emdr take 2

“Note: I’ve been going through all my old posts – re-labelling, re-categorising etc. I came across this beauty. While the post itself is relevant to what was happening then; and I have come a ways since then: What made Me re-post this, was the comment from a Friend. I miss her and her advice dearly. But she was right 🙂 And what she suggests I tweaked and implemented – hence My 366 days posts – my photographic posts – my reflections, dissections and re-hashes. Heres what she had to say:

I can see how reliving a past tragedy in an attempt to change your perception of it might help re-direct the negative into the positive. Even if it is a false positive. Picturing yourself as a mythical hero at three years old would be hard, but with enough imagination, it could be done. These kinds of visualization exercises would create new memories in your brain, even if they’re just memories of your thoughts. I would think adding art therapy and external visuals would help with the mental visuals.

Logically, you were powerless, but visually and artistically, you can be powerful. And if you can’t picture yourself being powerful, even in your imagination, then you can picture some other child who was lucky enough to escape.

Maybe you could train your brain to flip a switch, like a conductor switching train tracks, from the positive to the negative. Then you could use this exercise to treat your panic attacks and phobias.

Why don’t you practice visualizing the times in your life when you’ve been successful? Triumphed over all odds, like Rocky (the movie)? Strengthen those memories and use them to combat anxiety and fear.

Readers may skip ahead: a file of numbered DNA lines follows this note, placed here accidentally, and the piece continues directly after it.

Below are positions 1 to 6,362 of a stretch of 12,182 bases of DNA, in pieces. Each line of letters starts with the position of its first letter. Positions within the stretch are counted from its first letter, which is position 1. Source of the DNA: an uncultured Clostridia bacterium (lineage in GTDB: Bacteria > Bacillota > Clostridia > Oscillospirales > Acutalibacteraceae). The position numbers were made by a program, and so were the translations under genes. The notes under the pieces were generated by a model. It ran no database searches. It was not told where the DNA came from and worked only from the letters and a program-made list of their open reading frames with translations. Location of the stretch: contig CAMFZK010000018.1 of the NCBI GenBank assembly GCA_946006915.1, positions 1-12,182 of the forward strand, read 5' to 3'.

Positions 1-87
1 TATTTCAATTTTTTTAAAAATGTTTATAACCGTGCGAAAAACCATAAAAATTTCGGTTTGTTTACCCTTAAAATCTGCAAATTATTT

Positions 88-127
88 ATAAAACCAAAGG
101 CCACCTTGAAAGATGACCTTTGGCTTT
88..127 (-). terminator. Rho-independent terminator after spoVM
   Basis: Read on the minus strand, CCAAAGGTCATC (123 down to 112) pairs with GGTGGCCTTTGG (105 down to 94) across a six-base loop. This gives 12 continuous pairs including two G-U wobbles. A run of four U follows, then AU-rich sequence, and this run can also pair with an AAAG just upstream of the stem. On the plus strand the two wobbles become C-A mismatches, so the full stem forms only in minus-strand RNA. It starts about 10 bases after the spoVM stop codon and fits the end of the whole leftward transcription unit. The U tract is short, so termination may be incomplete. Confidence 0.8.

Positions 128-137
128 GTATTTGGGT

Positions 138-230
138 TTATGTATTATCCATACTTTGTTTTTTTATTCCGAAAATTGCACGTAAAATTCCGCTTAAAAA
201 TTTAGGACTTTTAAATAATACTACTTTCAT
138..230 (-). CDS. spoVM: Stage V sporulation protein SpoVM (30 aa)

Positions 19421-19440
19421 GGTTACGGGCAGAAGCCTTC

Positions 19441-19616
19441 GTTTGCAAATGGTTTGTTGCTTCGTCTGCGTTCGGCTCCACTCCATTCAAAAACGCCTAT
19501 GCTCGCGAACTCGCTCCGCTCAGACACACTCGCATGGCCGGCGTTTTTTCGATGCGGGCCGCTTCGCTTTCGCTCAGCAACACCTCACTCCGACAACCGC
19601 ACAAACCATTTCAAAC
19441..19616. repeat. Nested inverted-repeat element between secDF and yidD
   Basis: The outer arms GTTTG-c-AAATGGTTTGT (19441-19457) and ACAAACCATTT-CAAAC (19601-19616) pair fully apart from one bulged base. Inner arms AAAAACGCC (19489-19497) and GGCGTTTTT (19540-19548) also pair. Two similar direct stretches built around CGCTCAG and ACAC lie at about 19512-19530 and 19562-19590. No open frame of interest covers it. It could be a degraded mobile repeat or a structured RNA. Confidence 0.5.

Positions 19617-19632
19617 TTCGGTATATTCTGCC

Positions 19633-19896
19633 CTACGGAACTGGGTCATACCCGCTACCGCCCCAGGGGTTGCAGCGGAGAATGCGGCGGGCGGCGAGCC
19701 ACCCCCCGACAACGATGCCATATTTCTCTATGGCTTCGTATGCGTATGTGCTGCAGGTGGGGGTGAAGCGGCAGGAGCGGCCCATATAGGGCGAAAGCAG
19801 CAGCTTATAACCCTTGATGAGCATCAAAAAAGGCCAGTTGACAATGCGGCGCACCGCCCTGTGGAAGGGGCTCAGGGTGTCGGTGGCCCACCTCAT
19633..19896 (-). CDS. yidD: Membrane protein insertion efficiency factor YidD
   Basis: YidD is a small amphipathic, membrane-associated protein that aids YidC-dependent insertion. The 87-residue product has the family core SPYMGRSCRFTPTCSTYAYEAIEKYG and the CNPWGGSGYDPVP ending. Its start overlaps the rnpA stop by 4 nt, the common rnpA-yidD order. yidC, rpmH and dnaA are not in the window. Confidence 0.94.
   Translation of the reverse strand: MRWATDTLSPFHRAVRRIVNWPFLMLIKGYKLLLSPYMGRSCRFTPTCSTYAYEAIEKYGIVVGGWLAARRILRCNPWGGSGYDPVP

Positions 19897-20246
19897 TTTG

Important Notice: I am not a doctor. Read and believe at your own risk. 🙂

Now back to the post at hand :).”

***

Second session of emdr was just as mind fucking as the first.

Some of it is my own battle with what is logical and what is just freakishly not logical!

I like logic. It has helped me survive. I don’t like fairy land.

We started with the first memory that we had discussed in the first session. I found my ‘happy place’…hmmm and then we took off into the memory. ‘How does the recalling of this memory make you feel on the scale of 1 to 7, 1 being shit (my words), 7 being awesome (my words again).

We had a little discussion here…about disassociation…and I think this needs to be repeated next session…and reality. Because when I answered the previous question re rating…I stated that if I think about it hard enough the distress-o-meter drops out at a 1…if I don’t focus to hard…its a 7, happy happy joy joy.

Apparently the point is to recall the memory in all of its distressing glory…as a picture.